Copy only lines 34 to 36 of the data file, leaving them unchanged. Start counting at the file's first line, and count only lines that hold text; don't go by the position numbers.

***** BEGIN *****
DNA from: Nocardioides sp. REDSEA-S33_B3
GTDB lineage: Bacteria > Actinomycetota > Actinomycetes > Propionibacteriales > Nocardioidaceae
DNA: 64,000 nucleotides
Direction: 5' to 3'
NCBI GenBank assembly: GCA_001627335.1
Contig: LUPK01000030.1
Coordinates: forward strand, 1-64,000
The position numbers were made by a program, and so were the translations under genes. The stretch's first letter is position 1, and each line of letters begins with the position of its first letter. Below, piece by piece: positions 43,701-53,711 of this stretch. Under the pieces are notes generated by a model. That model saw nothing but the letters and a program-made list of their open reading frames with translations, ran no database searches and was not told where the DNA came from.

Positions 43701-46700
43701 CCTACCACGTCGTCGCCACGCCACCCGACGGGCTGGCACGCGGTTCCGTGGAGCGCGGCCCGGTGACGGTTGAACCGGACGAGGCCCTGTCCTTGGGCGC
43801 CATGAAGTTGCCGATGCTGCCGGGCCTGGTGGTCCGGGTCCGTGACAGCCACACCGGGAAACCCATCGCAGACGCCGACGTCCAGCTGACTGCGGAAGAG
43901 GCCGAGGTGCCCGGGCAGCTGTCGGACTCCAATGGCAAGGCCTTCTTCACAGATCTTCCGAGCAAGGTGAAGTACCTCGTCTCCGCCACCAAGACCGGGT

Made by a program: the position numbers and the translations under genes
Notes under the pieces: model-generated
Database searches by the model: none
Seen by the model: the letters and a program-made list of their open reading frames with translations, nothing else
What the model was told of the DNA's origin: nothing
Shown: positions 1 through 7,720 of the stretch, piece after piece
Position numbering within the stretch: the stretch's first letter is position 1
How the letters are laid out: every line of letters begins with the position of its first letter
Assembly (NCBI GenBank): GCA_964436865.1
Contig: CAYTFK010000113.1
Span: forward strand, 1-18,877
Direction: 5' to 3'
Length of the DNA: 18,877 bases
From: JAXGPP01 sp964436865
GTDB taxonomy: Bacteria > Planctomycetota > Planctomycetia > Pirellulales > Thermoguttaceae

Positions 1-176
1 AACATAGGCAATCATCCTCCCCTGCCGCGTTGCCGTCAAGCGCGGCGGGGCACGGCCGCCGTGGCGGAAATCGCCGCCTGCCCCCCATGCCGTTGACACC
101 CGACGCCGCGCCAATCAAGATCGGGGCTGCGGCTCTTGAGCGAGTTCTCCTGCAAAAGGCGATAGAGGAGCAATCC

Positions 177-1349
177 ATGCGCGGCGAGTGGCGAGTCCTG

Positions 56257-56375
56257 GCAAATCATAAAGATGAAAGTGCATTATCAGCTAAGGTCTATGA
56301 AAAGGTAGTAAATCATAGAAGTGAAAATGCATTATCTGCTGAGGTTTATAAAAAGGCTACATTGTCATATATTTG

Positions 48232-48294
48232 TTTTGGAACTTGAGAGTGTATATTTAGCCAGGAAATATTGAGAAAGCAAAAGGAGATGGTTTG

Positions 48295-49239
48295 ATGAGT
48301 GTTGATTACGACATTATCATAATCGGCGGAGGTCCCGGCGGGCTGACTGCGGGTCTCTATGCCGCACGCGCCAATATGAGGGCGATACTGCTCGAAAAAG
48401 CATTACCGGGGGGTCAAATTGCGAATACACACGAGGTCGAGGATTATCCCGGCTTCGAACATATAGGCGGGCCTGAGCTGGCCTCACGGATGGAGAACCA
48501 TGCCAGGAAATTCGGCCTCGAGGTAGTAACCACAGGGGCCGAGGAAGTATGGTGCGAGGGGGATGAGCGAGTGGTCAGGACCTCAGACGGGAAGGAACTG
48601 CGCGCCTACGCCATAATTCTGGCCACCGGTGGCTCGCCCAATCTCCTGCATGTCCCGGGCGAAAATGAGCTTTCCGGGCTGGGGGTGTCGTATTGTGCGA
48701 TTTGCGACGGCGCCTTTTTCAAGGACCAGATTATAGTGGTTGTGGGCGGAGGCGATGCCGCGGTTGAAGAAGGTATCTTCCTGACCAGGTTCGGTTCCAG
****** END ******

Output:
56257 GCAAATCATAAAGATGAAAGTGCATTATCAGCTAAGGTCTATGA
56301 AAAGGTAGTAAATCATAGAAGTGAAAATGCATTATCTGCTGAGGTTTATAAAAAGGCTACATTGTCATATATTTG

Positions 48232-48294